Pediatric Online Chat: Chat with a Doctor

Man and woman chatting online with a doctor

Our doctors regularly hold online chat sessions to help people learn more about various conditions and available treatment options. You do not have to be a patient of the International Center for Limb Lengthening to participate in these free of charge sessions. During a session, people log into a designated internet chat room and communicate by typing messages in real time. The doctor is also logged into the chat room and answers people’s questions in the order they are invited to participate. Please note that this is not a private consultation or video call. Everyone in the chat room can see the messages that the participants and the doctor type.

While the chat sessions cover a wide variety of topics, they do not cover every possible condition. Topics include: limb length discrepancy, congenital limb conditions (for example, fibular hemimelia, tibial hemimelia, congenital femoral deficiency, radial club hand, posteromedial tibial bowing, congenital pseudarthrosis of the tibia and other conditions), Perthes disease, skeletal dysplasias (including achondroplasia), and other miscellaneous conditions including but not limited to nonunions, malunions, pseudarthrosis, growth arrests, polio, genu varum, pterygium, and arthrogryposis.

Graphic of cartoon surgeon for online chat The chat sessions are held on most Thursday evenings at 8:30 p.m. EST and generally last about two hours. For the schedule and instructions about how to participate, please email, and write “doctor chat” in the subject line of the email. In the body of the email, please include your name, the patient name (if it is not you) and age, diagnosis and brief treatment history (if any). You will also receive instructions to submit X-rays and/or pictures for the doctor so you will get feedback specific to you or your child’s case.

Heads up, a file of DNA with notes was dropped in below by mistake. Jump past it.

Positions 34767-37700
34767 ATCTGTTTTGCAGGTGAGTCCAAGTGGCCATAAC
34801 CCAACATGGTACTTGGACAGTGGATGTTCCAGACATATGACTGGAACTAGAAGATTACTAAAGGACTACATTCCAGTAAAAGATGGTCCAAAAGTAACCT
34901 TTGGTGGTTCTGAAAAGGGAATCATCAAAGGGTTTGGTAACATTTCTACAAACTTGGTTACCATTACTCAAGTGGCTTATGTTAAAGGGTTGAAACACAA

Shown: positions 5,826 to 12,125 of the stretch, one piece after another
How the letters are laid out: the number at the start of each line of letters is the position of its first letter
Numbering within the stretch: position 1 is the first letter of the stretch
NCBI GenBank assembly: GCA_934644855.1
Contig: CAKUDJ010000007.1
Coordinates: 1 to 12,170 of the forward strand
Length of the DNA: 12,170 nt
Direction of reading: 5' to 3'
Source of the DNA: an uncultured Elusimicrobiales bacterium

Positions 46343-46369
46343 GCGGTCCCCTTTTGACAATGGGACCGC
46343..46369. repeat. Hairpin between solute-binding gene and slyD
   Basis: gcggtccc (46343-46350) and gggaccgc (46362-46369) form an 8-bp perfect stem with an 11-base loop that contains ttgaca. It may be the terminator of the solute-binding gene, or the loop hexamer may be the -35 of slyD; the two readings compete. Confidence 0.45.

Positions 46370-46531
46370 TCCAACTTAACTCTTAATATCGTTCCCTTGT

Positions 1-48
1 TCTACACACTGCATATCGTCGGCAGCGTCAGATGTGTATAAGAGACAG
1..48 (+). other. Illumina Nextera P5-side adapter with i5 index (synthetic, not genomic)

X-ray Positions

Sometimes facilities outside of the Rubin Institute for Advanced Orthopedics (RIAO) have difficulty knowing how to position our patients for the X-rays we need to assess their condition or healing progress from afar. If your RIAO doctor asks you to get X-rays of any of the following views, please share the appropriate handout with your X-ray technician:

  • Three X-ray Views of the Pelvis
    • AP (Anteroposterior) Pelvis Supine (Lying Down) or Standing) X-ray View Position
    • Maximum Abduction X-ray View Position
    • Frog-leg X-ray View Position